Oscars 2020 - Who Got Snubbed In The List Of Nominees?

Britain's Florence Pugh and Anthony Hopkins are in the running for best supporting actress and actor respectively. "Just watch." I didn't even consider a need to assert Jennifer Lopez's nomination because I couldn't fathom them snubbing her.

If everything went according to plan, Beyonce could've scored a nod in Best Original Song with "Spirit".

Plus, above all else, this is one of the most interesting and unpredictable Oscar races in recent years: it wouldn't be remotely surprising if 1917 or Once Upon a Time in Hollywood split Best Picture and Best Director, but it's entirely possible that The Irishman or Parasite could commit the heist of the century and run away with both.

South Korean class satire "Parasite", from Bong Joon-ho, secured the final best director slot, meaning once again no women made the shortlist. Plenty of other ceremonies and nominations have also been occurring, but the top prize in the film world is the Academy Awards.

Industry website Deadline called Monday's nominations "basically #OscarsSoWhite Part 2: #OscarsSoWhiterAndWithMoreMen", referring to a hashtag begun in 2015 in response to the lack of diverse nominees.

Unfortunately, Margot's Bombshell co-star Nicole Kidman, 52, was snubbed in the "Best Supporting Actress" for her role as former Fox News anchor Gretchen Carlson. Nominating "Dolemite is My Name" for Best Picture, for instance, would have been a nice grace note. Greta Gerwig was thought to be in with a chance for Best Picture nominee Little Women, while Marielle Heller (A Beautiful Day in the Neighborhood) and Lulu Wang (The Farewell) were both believed to be in with a fighting chance. Another leading comedy actor-turned-awards contender was Adam Sandler - whose performance as the gambling wild-card in Uncut Gems is hugely impressive yet went completely unrewarded.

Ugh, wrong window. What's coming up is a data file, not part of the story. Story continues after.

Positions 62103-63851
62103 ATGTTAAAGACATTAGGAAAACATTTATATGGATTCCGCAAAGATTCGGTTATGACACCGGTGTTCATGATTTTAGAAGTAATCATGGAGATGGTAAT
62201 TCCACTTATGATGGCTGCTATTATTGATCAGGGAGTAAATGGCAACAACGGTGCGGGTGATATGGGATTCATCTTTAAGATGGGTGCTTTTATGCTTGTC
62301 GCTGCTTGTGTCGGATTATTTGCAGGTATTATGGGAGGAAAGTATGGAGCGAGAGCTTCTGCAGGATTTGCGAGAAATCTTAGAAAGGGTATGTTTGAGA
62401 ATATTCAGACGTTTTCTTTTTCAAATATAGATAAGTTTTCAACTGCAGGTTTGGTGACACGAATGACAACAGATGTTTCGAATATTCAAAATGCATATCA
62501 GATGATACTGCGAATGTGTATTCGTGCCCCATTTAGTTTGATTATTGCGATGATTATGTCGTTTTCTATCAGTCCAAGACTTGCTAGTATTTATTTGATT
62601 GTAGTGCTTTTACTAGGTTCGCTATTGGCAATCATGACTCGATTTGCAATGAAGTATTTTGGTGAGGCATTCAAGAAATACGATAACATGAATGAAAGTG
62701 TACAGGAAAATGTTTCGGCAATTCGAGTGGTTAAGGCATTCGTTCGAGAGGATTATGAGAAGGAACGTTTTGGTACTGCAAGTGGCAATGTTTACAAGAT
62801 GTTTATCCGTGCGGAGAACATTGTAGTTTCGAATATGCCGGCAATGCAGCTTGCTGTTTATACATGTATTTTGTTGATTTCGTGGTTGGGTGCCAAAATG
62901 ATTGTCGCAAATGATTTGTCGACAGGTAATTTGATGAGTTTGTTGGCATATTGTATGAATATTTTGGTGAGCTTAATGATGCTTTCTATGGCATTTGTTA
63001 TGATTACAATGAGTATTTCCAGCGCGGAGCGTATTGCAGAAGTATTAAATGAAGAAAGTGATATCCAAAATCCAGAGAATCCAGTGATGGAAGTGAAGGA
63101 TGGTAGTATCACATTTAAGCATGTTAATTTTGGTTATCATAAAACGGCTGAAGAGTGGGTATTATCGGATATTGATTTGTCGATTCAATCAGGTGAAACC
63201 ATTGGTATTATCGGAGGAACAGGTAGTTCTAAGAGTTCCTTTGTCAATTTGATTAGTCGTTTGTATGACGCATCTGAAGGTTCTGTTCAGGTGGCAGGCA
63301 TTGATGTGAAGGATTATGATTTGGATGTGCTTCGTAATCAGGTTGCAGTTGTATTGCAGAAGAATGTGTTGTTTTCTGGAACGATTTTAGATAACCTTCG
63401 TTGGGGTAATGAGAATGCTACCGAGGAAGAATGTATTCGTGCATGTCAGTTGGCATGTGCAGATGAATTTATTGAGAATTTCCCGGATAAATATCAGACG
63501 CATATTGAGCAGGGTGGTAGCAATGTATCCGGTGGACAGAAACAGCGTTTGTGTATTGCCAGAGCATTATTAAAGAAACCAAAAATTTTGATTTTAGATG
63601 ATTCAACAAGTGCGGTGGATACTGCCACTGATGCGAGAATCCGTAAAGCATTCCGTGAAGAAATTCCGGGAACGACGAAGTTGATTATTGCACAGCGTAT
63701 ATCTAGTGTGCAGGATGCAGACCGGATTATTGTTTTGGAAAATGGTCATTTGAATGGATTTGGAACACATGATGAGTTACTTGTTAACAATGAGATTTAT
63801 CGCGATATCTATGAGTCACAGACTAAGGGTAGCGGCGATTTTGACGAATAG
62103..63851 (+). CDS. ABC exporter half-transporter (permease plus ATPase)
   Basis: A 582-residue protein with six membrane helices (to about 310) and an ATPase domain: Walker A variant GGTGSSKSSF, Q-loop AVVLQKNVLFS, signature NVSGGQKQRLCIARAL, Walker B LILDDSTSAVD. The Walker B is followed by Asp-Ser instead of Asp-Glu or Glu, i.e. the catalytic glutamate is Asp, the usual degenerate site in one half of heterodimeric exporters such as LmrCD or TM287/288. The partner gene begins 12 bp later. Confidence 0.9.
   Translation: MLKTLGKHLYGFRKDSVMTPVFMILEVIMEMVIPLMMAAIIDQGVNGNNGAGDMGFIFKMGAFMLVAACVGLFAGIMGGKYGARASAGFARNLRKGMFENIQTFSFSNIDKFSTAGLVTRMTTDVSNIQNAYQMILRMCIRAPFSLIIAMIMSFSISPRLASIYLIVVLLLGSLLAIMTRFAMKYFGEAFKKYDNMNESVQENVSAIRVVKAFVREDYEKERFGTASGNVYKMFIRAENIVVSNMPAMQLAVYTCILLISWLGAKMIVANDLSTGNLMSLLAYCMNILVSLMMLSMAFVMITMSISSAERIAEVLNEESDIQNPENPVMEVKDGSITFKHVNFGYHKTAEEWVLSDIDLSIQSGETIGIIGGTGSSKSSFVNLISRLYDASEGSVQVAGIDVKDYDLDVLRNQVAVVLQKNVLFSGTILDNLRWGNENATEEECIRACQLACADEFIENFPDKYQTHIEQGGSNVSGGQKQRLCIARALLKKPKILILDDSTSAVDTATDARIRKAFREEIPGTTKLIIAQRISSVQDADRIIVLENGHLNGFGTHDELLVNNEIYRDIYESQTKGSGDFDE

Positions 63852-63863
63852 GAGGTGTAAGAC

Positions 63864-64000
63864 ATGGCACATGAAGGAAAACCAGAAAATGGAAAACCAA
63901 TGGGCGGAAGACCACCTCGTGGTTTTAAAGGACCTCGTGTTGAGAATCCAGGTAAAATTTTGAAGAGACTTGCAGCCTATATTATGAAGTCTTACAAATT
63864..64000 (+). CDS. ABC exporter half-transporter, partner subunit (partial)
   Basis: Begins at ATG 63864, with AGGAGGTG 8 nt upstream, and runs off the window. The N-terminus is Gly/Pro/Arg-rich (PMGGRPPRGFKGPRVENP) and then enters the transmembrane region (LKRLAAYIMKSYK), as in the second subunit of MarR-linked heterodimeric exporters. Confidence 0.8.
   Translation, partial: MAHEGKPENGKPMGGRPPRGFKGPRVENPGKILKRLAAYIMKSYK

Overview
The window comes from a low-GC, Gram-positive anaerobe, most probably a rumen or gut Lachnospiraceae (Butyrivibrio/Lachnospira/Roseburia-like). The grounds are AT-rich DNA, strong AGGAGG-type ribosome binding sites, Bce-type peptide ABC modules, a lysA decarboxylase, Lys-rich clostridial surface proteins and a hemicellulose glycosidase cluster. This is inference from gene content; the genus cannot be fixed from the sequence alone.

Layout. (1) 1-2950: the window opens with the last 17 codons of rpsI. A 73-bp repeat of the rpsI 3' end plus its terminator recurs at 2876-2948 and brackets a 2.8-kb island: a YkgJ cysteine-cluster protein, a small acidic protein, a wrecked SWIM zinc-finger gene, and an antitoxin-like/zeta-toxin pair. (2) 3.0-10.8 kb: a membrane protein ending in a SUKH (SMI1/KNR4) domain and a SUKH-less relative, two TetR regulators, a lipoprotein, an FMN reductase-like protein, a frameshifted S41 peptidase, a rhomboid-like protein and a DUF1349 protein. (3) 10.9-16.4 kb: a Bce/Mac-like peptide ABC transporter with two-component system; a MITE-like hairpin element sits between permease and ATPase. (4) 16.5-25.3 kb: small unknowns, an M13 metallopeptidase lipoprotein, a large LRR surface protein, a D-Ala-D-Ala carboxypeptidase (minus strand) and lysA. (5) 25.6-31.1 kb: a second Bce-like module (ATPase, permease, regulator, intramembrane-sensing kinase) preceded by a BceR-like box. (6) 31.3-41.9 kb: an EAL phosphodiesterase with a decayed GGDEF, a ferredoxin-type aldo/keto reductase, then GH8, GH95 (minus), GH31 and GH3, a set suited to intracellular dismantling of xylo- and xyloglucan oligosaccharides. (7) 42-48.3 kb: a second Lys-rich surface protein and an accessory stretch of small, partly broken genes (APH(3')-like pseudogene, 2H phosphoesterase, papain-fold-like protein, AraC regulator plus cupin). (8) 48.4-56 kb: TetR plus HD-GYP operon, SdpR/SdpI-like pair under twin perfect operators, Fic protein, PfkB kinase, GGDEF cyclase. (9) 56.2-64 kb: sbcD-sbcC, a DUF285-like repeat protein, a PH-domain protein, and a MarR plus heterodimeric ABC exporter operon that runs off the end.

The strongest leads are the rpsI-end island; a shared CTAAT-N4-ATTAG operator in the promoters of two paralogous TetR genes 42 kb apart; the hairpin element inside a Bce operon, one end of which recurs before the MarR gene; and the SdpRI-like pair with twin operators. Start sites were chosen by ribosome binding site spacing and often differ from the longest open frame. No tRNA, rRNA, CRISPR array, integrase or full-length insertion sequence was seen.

The Academy can't control how its 9,000-odd members cast their ballots, as much as it may wish it could.

Remember how everybody was fearing that "Joker" and its homicidally depressed lead character might spark copycat acts of violence, when the film was released last fall? Four-time nominee Phoenix, astonishing in the lead role, is long overdue for an Oscar.

Laura Dern, now a three-time Oscar nominee, will likewise finally score a win, for her role as the comically conniving divorce lawyer in "Marriage Story".

That makes her double nomination for best supporting actress in Jojo Rabbit and best actress in Marriage Story pretty incredible.

What's unfair about any of this?

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